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A truck makes its way along the Tibbett-to-Contwoyto road, a 600 km path over lake ice that serves as the sole overland supply route to Canada's diamond industry, in the Northwest Territories. (Cameron French/Reuters/Cameron French/Reuters)
A truck makes its way along the Tibbett-to-Contwoyto road, a 600 km path over lake ice that serves as the sole overland supply route to Canada's diamond industry, in the Northwest Territories. (Cameron French/Reuters/Cameron French/Reuters)

Global warming jeopardizing ice highways, study says Add to ...

They are the frozen arteries of Canada's northernmost lands, a network of roads built on icy rivers, lakes and muskeg that bring supplies to mines and towns across the country. Every year, provinces, territories and companies build some 5,400 kilometres of ice roads in Canada, providing a way in for critical items such as diesel, gas and groceries.

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But new research is raising troubling questions about the future of those ice roads, suggesting that a warming climate could melt away the winter lifelines. A trio of geographers at the University of California, Los Angeles, report in the journal Nature that, by the middle of this century, Canada is likely to lose nearly 400,000 square kilometres of land accessible by winter road - an area the size of Newfoundland and Labrador.

"This is a transportation system that is going to be profoundly affected by a warming climate in an adverse direction," said Scott Stephenson, a physical geographer and PhD student who is the study's lead author.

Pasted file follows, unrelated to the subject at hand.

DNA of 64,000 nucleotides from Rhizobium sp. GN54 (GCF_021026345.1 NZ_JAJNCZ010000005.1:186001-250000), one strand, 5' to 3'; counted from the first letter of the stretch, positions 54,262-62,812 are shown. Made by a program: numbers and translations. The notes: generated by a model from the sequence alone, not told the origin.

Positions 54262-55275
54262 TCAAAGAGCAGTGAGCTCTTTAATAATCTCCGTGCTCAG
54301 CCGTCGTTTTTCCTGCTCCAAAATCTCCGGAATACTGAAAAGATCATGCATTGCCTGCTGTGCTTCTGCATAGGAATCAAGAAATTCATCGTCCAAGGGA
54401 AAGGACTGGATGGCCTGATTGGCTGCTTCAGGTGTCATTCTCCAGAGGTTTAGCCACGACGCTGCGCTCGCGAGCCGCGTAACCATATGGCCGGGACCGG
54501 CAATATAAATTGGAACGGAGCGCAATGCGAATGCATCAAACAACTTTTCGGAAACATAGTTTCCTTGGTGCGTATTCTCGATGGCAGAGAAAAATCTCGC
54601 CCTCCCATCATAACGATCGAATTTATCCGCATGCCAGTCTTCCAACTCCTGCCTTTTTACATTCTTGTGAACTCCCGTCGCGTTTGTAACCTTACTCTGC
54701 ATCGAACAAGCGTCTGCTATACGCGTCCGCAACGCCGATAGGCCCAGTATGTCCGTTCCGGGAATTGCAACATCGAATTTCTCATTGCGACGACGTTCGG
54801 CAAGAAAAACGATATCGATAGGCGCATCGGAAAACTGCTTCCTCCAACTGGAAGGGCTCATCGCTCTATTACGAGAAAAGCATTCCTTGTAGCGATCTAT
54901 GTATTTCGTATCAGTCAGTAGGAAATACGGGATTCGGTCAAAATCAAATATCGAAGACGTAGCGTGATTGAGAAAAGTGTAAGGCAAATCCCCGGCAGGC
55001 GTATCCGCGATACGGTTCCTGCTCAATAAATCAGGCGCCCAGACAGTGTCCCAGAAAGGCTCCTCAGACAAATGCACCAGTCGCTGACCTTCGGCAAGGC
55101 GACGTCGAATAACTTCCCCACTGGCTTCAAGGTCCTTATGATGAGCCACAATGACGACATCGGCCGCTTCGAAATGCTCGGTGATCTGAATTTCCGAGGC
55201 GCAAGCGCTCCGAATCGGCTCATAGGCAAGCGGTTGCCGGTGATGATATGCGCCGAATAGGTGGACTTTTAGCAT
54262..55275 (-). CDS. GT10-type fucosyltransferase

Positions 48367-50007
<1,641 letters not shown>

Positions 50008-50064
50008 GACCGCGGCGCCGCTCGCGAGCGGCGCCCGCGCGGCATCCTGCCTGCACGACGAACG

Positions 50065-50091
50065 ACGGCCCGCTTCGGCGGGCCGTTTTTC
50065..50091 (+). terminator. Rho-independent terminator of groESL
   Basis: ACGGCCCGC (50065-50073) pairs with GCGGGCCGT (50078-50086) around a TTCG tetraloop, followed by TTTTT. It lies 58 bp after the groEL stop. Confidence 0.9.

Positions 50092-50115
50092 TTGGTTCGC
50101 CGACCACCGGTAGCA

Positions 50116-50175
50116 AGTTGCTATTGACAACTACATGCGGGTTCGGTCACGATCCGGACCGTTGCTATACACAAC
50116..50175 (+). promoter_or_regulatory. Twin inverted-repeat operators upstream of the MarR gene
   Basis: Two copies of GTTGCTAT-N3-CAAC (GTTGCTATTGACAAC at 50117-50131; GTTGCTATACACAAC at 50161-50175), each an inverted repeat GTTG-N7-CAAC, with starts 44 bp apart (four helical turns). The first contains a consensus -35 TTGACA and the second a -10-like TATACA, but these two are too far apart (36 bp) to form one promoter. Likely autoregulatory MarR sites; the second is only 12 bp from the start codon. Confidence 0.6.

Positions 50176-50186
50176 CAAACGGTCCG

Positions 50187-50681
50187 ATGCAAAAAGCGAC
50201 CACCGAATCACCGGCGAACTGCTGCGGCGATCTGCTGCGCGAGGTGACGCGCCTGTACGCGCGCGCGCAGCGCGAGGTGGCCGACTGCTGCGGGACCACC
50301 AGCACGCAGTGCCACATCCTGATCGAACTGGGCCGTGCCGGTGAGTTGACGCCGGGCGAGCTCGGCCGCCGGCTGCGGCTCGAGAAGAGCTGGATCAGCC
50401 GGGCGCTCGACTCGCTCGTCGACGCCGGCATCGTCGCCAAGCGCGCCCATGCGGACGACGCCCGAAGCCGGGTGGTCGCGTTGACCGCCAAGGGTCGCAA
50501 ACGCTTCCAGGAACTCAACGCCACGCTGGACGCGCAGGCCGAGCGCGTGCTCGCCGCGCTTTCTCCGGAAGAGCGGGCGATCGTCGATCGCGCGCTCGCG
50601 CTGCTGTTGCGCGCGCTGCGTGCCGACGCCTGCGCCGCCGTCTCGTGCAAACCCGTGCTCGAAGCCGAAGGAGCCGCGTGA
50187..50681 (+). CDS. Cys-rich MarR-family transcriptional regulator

The researchers - Mr. Stephenson, Laurence C. Smith and John A. Agnew - based their work on a sophisticated climate model developed by the National Center for Atmospheric Research in Boulder, Colo. The model suggests the Arctic will see warming that far outstrips the rest of the world. Where the planet is expected to see a two to four degree Celsius gain in temperature by the end of the century, projections show the Arctic temperature increasing by two to nine degrees - and as much as 11 degrees in winter.

That has profound implications for transportation in the highest latitudes, and the researchers set out to find out exactly how much.

What they found was striking. By midcentury, a window of years from 2045-2059, they project that three major Arctic shipping corridors will be completely open to moderately ice-reinforced vessels from July to September. Those are the Northern Sea Route, a route across the top of Russia also known as the North East Passage; the North Pole route, which would allow vessels to sail directly over the top of the globe; and the Arctic Bridge, a route that connects Churchill, Man., with the Russian port of Murmansk via the east coast of Greenland.

In fact, the Arctic Bridge is already fully open to marine traffic today, the researchers found.